In the last decade, ambient seismic noise (ground motion generated by oceanic and atmospheric disturbances) has become key data for investigating the structure of the Earth’s crust. This project will investigate the potential of such data to image the crust beneath the whole of the North Sea, by exploiting seismograms recorded by stations located in surrounding countries, including the UK, Norway, Denmark, Germany and the Netherlands. A major challenge is optimising the signal processing and imaging methodology to maximize the extraction of structural information from an irregular distribution of ‘noise’ data. Findings from this project may galvanise a new breed of geophysical research in the North Sea (which has received relatively little attention outside of oilfield areas), and lead to a significantly improved understanding of the geology, tectonic history and earthquake potential of a major hydrocarbon producing region.
The goal of the project is to examine the potential of ambient noise tomography to image the seismic structure of the crust beneath the North Sea in three dimensions (3-D). Previous work in this area has been limited, but does indicate that seismic surface waves experience unusually high attenuation as they propagate beneath the North Sea, such that signal can be difficult to extract and interpret from seismic recordings. High attenuation is also observed from earthquake generated surface waves propagating across the North Sea. In order to properly understand this phenomenon, and examine the extent to which useful seismic signal can be extracted for imaging purposes, our aim is to:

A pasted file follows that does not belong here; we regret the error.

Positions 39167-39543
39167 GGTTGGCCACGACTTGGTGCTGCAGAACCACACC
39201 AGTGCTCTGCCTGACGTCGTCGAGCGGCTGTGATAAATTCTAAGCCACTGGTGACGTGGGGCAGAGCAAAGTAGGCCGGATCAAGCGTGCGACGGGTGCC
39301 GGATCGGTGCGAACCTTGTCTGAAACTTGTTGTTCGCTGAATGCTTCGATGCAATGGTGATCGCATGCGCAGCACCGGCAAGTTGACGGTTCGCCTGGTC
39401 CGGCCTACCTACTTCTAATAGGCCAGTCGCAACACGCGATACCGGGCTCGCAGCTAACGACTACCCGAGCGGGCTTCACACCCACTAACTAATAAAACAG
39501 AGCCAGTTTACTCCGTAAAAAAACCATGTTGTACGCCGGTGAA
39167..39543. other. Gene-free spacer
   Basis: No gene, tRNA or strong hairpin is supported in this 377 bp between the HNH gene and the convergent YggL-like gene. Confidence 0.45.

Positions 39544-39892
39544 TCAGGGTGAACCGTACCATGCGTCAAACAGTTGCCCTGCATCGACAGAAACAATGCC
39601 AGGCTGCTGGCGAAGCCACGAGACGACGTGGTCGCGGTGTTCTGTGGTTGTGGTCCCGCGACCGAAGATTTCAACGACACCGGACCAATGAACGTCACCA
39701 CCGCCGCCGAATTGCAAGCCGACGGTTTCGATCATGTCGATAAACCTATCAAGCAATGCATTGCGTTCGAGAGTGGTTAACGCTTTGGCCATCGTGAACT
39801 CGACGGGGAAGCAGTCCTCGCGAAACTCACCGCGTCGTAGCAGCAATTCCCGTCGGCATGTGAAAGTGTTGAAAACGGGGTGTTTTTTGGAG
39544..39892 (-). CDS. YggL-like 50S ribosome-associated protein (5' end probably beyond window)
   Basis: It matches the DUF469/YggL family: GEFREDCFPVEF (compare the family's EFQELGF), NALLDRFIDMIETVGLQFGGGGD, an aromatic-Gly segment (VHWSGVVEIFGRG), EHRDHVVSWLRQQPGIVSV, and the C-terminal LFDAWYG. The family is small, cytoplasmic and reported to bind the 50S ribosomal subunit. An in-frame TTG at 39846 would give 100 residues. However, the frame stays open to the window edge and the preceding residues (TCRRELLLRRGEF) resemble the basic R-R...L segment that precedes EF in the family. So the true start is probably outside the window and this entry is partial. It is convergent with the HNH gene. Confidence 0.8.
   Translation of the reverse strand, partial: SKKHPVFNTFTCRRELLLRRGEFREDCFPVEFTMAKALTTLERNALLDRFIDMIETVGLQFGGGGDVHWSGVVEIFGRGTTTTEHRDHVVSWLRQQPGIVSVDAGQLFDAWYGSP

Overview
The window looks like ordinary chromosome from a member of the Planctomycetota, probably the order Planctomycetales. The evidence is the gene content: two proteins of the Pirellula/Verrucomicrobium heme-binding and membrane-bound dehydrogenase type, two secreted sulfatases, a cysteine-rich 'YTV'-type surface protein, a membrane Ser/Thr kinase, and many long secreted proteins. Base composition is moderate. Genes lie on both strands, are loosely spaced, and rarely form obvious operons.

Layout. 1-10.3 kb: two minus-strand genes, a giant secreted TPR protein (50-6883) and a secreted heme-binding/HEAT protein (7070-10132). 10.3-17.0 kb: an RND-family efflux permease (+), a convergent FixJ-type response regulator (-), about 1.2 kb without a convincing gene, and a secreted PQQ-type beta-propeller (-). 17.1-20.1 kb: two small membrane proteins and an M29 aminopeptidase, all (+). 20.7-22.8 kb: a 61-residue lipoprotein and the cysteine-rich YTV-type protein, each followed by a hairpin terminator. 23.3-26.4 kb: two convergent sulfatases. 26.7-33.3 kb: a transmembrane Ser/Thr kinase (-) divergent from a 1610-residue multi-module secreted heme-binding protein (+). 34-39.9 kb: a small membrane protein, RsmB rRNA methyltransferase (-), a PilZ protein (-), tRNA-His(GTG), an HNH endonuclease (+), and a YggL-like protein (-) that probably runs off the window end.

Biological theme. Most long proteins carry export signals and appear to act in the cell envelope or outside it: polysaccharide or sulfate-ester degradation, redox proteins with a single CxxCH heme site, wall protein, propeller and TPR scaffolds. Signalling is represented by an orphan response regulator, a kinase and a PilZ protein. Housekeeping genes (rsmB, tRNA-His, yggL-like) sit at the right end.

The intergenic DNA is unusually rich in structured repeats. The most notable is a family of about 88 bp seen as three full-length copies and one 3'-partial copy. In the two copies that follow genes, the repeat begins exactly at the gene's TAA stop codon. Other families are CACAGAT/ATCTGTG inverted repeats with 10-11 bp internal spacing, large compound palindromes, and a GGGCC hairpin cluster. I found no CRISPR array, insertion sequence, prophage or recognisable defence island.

- Obtain seismic recordings from as many broadband stations as possible that surround the North Sea.
- Analyse the recordings to isolate the ambient noise signal, and attempt to spatially define the region of high attenuation within the North Sea in 2-D (map view), and then in 3-D (also in depth).
- Apply cutting edge signal processing techniques to enhance the signal-to-noise ratio of the recorded ambient noise to allow for dispersion analysis.
- Use an advanced Bayesian ‘transdimensional’ inversion method to construct a 3-D seismic shear velocity model of the region using all available ambient noise data, and interpret this model in combination with other local models (e.g., from the hydrocarbon industry) for structure and properties across the whole North Sea.